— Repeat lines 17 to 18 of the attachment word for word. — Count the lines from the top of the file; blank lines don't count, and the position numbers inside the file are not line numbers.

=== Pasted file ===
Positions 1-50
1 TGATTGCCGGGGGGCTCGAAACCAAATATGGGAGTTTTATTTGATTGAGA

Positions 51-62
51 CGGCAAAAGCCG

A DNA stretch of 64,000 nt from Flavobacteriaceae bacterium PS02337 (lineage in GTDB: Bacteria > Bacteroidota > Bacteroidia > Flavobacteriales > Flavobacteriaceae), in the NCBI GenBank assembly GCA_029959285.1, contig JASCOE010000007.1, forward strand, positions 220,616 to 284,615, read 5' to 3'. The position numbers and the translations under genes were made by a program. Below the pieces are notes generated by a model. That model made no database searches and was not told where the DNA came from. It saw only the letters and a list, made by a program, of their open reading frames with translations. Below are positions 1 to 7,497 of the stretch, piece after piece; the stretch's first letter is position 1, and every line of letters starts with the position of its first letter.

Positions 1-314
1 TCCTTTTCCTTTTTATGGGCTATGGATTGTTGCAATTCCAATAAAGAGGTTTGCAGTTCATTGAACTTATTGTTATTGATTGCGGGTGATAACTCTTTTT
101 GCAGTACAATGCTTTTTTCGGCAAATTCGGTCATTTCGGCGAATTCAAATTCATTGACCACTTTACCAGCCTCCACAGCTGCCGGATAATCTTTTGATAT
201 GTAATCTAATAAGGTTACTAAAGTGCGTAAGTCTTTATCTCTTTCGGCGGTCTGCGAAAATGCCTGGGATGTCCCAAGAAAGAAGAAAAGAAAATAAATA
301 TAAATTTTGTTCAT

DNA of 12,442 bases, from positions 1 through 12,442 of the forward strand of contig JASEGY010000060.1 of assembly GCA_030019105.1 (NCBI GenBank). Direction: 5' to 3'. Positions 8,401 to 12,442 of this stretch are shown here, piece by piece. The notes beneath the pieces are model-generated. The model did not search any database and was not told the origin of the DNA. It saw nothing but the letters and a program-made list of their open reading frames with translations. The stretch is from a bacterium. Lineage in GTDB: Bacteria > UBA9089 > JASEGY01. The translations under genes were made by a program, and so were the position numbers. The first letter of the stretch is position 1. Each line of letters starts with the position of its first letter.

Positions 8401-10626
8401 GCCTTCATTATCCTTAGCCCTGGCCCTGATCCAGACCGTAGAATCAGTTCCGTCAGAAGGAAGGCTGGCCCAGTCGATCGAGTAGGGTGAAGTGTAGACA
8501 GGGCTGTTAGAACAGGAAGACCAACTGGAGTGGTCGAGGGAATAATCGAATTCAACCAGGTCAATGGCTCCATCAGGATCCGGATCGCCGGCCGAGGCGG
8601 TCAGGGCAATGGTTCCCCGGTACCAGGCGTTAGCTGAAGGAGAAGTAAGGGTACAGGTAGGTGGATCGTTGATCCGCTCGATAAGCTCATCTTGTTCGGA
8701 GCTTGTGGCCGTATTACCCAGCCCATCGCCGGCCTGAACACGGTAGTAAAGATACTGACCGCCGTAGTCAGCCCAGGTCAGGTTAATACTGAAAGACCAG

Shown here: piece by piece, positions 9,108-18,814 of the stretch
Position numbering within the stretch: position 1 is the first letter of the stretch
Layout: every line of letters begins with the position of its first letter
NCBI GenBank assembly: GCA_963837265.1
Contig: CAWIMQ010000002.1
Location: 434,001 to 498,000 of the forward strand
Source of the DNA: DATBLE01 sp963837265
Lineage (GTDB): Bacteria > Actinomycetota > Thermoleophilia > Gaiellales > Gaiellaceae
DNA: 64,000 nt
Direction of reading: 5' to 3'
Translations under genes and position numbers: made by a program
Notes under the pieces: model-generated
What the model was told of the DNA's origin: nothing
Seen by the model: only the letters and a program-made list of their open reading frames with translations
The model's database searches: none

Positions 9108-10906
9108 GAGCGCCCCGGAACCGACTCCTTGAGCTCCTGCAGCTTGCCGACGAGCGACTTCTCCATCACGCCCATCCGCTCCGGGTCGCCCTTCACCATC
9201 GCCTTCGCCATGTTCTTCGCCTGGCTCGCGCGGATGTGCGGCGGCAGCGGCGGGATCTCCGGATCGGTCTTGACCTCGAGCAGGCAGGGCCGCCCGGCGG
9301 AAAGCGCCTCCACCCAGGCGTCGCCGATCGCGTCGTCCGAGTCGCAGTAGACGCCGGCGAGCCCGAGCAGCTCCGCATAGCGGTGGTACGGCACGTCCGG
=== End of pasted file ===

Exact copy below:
Shown here: piece by piece, positions 9,108-18,814 of the stretch
Position numbering within the stretch: position 1 is the first letter of the stretch